By Merrill Matthews – It’s too early to break out the Champagne, but you might want to start icing down the bottle. U.S. carbon emissions from electricity-generating power plants dropped 3.8 percent in 2012, to their lowest level since 1994, according to the federal government’s Energy Information Administration (EIA). The United States hasn’t won the fight to reduce carbon emissions yet, but it’s headed in the right direction.
That recent reduction is not an anomaly: energy-related carbon emissions have declined in five of the last seven years, for a 12 percent reduction between 2005 and 2012.
The U.S. decline appears to be part of a long-term trend due primarily to power plants increasingly switching from coal to cheap and cleaner-burning natural gas — which emits about half the CO2 that coal does — and to a shift from a manufacturing economy to a service economy, which needs less energy to produce its products.
In addition, the Environmental Protection Agency (EPA) keeps pushing regulations that make it increasingly difficult and costly to use coal.
And that reduction trend may accelerate. While power plants are the primary source of carbon emissions, vehicles also play a role. The widespread availability of cheaper and cleaner natural gas also explains why there is a growing effort to shift long-haul trucks to natural gas instead of diesel fuel.
Engine manufacturer Cummins has begun building and shipping big-rig engines that run on natural gas. And United Parcel Service (UPS) intends to expand its fleet of 18-wheelers that run on liquefied natural gas (LNG) by nearly 800 percent by the end of 2014, according to the New York Times.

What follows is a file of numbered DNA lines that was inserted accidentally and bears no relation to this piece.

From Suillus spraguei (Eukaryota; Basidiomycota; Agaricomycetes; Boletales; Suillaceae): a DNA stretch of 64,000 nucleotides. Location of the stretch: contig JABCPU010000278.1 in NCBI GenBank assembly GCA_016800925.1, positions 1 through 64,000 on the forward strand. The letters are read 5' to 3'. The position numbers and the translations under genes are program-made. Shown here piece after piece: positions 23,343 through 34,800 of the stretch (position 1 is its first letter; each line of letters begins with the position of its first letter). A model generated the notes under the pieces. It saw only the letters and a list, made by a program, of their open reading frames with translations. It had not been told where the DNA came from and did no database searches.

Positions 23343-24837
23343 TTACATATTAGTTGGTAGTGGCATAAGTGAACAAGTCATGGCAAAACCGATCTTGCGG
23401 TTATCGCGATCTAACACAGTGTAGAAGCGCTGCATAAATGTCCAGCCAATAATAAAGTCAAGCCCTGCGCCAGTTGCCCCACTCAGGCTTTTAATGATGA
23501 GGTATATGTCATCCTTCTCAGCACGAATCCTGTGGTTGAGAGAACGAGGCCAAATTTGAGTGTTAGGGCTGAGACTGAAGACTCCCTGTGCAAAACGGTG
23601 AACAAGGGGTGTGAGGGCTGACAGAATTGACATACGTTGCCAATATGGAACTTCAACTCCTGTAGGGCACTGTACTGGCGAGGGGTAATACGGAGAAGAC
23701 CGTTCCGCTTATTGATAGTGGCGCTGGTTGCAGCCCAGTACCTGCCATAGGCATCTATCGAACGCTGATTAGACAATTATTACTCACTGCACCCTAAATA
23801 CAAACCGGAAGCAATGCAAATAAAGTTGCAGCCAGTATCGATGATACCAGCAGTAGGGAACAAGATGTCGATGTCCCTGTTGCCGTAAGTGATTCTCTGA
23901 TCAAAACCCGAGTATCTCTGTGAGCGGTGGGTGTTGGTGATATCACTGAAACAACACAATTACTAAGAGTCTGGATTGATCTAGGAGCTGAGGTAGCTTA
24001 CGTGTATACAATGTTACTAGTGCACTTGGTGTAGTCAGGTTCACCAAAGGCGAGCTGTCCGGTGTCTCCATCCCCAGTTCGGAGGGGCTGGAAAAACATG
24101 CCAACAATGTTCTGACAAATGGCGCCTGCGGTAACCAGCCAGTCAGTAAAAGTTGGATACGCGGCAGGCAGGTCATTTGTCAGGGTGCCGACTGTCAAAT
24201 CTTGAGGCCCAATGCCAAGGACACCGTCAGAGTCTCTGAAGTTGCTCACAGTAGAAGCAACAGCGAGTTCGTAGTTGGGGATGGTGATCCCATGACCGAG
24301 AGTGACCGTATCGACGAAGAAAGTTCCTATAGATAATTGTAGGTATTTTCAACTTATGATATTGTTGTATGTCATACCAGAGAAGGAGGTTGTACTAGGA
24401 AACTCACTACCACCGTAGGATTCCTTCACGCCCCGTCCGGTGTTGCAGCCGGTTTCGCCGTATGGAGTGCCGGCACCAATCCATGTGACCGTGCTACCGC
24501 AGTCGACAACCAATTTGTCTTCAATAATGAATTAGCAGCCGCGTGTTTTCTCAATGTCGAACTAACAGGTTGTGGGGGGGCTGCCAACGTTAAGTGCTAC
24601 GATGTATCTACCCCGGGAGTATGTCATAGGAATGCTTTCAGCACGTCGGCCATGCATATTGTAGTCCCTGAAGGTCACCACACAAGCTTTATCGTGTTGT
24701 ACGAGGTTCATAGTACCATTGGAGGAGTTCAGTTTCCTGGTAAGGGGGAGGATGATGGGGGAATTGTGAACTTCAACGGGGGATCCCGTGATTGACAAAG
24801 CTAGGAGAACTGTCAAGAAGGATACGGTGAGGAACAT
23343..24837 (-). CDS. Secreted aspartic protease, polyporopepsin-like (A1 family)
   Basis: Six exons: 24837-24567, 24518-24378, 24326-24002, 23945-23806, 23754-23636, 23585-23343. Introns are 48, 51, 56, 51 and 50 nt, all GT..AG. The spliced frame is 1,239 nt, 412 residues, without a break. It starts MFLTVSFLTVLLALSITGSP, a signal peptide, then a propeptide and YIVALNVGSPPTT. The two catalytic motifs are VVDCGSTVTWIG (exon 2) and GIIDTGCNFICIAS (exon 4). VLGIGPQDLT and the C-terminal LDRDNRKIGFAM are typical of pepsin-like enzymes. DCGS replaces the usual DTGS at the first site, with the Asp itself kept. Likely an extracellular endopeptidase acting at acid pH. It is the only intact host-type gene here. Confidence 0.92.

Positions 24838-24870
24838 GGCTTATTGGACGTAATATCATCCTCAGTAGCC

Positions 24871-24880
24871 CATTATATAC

Transportation consultant Karl Ziebarth thinks the trucking industry will have largely shifted to natural gas within five to eight years. He notes another reason for the shift is being driven by EPA regulations that require new pollution-control technology that’s driving up the price of diesel engines. Challenges remain, including the need for a refueling infrastructure, but he says the growing demand will likely induce truck stop operators to make the needed investment.
Cars are also following suit, though the numbers are small. The Washington Post cites Dave Hurst of Pike Research estimating that out of 14.5 million passenger cars and trucks sold in the U.S. in 2012, a little more than 20,000 ran on natural gas. But even more than long-haul trucks, people will need a convenient refueling infrastructure before natural gas-powered cars catch on.
And even trains may be headed down the same track. BNSF Railway announced earlier this year that it is working on a new engine that will run on LNG — ironically, to transport what it hopes will be a million barrels of oil a day, according to CNBC.
But even as the U.S. makes progress in reducing carbon emissions, global CO2 emissions between 2005 and 2011 increased by 15 percent. The best way to make sure the rest of the world continues reducing carbon emissions is to remove a decades-old restriction on exporting natural gas to other countries without approval from the federal government.
Not everyone is happy about the U.S. CO2 reduction success story, however. Some environmentalists see the increased availability and adoption of natural gas as a failure because it relaxes the economic pressure on government to mandate individuals and companies switch to renewable energy such as wind and solar power.
Nothing creates more public support for renewable energy sources than high fossil fuel prices. Of course, nothing is worse for the economy than high fossil fuel prices, too.
The day may come when we can get most or all of the energy we need from renewable sources, but that day is a long way off even under the best of circumstances.
The public policy goal should be to meet out energy needs while doing as little damage as possible to the environment and the economy. Natural gas is helping us do that. With the right policies coming out of Washington and the states, we could start celebrating the CO2 reduction success story soon.
Merrill Matthews is a resident scholar with the Institute for Policy Innovation in Dallas, Texas.